Tips on Cleaning and Powder Coating
Ken Ketner, KA5ELD

KA5ELD’s Restoration Experiences

March 21, 2002

I praised my good luck when I acquired a Hallicrafters SR-500 Tornado transceiver in 2000. I installed a few new capacitors, and found that it was working great, but the entire experience was somewhat ruined by a thick and gunky looking oversprayed paint job on the rig and its power supply. I also had a HT-37 with a scratched-up outer cabinet. By chance I found a local shop that does powder coating. This process involves bead blasting old finish off metal, then electrostatically depositing colored epoxy dust which is then baked. No solvents are used, and a hard finish is the end result. The company I used here in Lubbock was Orbit (806 744 8300 - I have no connection with the firm). Price for the 2 HT-37 shells, the two SR-500 boxes, and (what the heck, I threw my HA-1 keyer box into the mix) was $60. A stock gray was used which closely matches the original color (they used ANSI 61 which I suppose is a standard color naming system). The result is shown in the jpeg of my main Hallilcrafters bench. I think powder coating is found all around the country, and Mike Shelton offers the service too.

Hallicrafters Bench at KA5ELD, Refinished With Powder-Coating

I have a number of good Swan rigs but with rough cases, so I have sent those out to Orbit as well. They will do them in wrinkle black.

My second Hallicrafters project involved an SX-62B in good electrical condition, but again with finish problems on the outer case. Orbit powder coated the base frame with gloss black and the top with silver gray with a clear coat to protect the silver finish. Result is shown in the jpeg of my SX-62B table. The radio is coupled to an R-42 Reproducer that really sounds great with this grand old SWL receiver.

Restored Powder-Coated Finish on the SX-62

I also include a photo of my "Radio Travois." I had been frustrated in cleaning up rigs because I lacked an adequate support while cleaning. I finally came up with this "Rig Travois," inspired by the transportation device of the Native Americans on the Great Plains. It consists of three pieces of 2x2 lumber and 4 2 inch wall screws. I used my son‘s old tree house ladder as a support, but a tree or fence post would work (with a small rope to lash the top legs to the support). I lay the rig with back panel down, then slowly with sprayers work the chassis dirt away.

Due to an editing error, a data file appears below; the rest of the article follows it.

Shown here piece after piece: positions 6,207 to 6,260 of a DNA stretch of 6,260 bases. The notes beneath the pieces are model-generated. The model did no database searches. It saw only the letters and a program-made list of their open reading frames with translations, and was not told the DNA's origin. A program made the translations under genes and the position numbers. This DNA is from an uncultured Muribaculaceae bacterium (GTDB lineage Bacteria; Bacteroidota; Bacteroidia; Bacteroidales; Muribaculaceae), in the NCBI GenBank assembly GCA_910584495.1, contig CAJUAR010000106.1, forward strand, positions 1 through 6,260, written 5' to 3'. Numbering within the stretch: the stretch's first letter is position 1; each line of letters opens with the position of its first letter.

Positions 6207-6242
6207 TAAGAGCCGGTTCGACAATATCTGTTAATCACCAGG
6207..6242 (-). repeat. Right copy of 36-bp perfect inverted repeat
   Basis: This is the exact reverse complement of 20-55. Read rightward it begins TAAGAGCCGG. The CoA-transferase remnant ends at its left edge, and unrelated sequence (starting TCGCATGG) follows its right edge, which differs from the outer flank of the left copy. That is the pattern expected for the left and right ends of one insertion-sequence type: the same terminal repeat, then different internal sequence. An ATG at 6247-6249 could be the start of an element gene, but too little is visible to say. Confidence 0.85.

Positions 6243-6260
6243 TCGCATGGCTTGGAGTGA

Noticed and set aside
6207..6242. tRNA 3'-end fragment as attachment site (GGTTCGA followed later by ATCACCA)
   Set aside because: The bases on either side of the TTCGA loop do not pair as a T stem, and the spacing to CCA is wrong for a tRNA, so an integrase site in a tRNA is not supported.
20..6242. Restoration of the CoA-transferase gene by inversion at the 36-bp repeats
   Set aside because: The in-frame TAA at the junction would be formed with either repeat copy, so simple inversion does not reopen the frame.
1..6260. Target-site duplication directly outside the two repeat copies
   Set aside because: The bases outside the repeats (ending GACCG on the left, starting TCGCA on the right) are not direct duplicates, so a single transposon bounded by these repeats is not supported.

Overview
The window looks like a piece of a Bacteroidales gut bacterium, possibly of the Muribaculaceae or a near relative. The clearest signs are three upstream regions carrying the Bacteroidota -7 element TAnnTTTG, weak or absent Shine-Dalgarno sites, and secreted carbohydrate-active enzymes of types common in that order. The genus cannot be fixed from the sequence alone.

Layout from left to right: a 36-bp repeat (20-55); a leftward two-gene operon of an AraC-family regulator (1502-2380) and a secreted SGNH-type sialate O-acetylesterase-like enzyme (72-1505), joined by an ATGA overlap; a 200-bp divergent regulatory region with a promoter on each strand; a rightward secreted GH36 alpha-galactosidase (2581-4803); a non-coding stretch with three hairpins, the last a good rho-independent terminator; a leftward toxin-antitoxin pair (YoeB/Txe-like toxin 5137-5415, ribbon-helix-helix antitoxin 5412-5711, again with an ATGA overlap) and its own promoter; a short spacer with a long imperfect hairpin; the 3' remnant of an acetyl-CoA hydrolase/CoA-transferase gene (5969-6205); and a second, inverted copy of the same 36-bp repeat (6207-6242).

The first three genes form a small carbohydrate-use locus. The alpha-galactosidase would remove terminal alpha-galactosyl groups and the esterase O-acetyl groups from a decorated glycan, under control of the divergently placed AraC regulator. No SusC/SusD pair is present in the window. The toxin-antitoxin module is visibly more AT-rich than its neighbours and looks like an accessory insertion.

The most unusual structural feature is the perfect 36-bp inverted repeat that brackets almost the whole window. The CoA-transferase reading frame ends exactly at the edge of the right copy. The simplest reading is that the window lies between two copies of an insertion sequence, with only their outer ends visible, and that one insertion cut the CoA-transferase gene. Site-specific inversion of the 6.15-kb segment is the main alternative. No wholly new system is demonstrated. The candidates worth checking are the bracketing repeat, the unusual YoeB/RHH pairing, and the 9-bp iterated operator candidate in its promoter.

You can make a "Ketnerized" chassis brush by cutting the head off an old tooth brush then drilling a hole in the top through which the whittled end of the handle is glued. It comes out as a T-shaped brush that is really good for scrubbing between IF cans or the like. A child’s brush, because it is smaller, is even better in this role. After a spray rinse, the chassis dries in the sun. I include a shot of my Hallicrafters S-20 just after it got a bath. Notice there is a sideward slant as well and a downward slant. Notice I wrapped the speaker before getting out the liquids. And one must be careful while cleaning to keep the juices mostly on the chassis top metal. The S-20 will need new screening on its cabinet, and a rewound transformer. Once I get the screening matter solved, It will go out for powder coating too.

Ken Ketner - KA5ELD

This page last updated 21 Mar 2002.